Back in December, Derek and I reviewed a bunch of Image #1 issues that had come out recently: Great Pacific, Comeback, Nowhere Men, Clone, Bedlam, and BlackAcre. At the time, I said that I liked the premise and worldbuilding that had gone on in BlackAcre, but I wanted to see if the plot moved beyond the Heart of Darkness influence into something more original.
Now, the first trade collection of BlackAcre, a story of a dystopian future written by Duffy Boudreau and penciled by Wendell Cavalcanti, has been released, and the five issues collected here do provide a twist on the Heart of Darkness plot while also extending the political commentary that is the most intriguing part of the series’ premise.d that I liked the premise and worldbuilding that had gone on in BlackAcre, but I wanted to see if the plot moved beyond the Heart of Darkness influence into something more original.
The series is set in a future America in which the wealthiest citizens have successfully entrenched themselves in the opulent, technologically advanced walled city of BlackAcre, while the rest of America is left to fend for themselves in the anarchy and depleted resources outside the wall in an area known as the Hinterlands. Hull, a guard on the wall facing his retirement, is sent on a mission to the Hinterlands by Executor Sinclair, a BlackAcre official who has been running his own clandestine black ops for some time. Hull’s mission is to find and capture Greene, Hull’s former colleague who has been missing in the wilderness outside the wall for three years. Sinclair, however, is facing some internecine conflict with fellow BlackAcre leaders who fear Sinclair is getting too ambitious.
Outside BlackAcre, another struggle is going on in the Hinterlands, with an extremist religious group known as the Yoke gaining more and more control over the loosely organized groups of survivors. Here is where the political nature of this story becomes even more interesting. Boudreau established early in the first issue how the rich progressively drove the American economy into the ground while benefiting themselves and ultimately gaining political control that led to the creation of BlackAcre. Boudreau makes clear how this future world could extend from our own current political and economic conditions. As the series progresses in these first five issues, Boudreau also explores how the Yoke spreads its influence through violence and evangelism. The world Boudreau creates, then, is one in which the liberal left has been marginalized out of existence, and the American political spectrum that’s left consists of capitalist interests on one side and religious fundamentalists on the other. The overarching plot of the series is building toward a climactic battle between these two ideologies.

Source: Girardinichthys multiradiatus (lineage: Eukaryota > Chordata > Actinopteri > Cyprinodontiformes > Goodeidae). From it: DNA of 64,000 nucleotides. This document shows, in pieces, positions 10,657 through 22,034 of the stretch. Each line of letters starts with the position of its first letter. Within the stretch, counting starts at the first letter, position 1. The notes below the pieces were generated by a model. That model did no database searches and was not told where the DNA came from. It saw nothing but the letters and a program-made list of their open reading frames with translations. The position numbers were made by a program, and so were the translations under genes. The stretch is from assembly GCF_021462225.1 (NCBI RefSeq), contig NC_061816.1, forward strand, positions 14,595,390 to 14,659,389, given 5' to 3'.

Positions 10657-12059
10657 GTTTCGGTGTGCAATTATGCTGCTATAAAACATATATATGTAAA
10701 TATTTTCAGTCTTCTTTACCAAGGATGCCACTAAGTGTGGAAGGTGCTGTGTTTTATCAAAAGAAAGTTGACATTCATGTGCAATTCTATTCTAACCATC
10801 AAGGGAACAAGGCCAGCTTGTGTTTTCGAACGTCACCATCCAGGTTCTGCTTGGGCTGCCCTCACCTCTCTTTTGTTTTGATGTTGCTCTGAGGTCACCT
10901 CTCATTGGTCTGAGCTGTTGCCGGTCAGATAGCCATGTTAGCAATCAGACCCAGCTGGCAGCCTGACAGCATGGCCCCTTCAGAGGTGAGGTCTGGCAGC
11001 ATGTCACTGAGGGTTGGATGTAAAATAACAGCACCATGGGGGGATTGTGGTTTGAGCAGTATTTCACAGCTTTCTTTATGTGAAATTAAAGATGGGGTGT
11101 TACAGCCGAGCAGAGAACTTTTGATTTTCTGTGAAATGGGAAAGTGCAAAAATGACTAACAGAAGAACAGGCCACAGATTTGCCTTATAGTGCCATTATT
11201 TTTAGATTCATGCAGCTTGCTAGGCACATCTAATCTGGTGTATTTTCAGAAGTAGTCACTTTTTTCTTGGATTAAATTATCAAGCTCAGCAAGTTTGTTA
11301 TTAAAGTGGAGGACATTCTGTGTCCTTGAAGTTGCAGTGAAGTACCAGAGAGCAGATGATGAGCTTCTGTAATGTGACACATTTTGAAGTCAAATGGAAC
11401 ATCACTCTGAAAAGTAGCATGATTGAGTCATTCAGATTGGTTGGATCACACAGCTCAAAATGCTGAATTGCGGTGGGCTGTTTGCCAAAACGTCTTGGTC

The political commentary, however, does not become heavy handed, but instead serves the story of Hull’s quest. Hull is an interesting character whose true allegiances, once he ends up with the Yoke, are unclear. In addition, the intrigue surrounding Sinclair points to fractures in the delicate structure that holds BlackAcre together.
This series moves at a good clip, with many of the plot elements set up in the first issue resolved by the fifth. Cavalcanti’s art improves as the series progresses as well. This first trade is priced at $9.99, so it’s well worth checking out.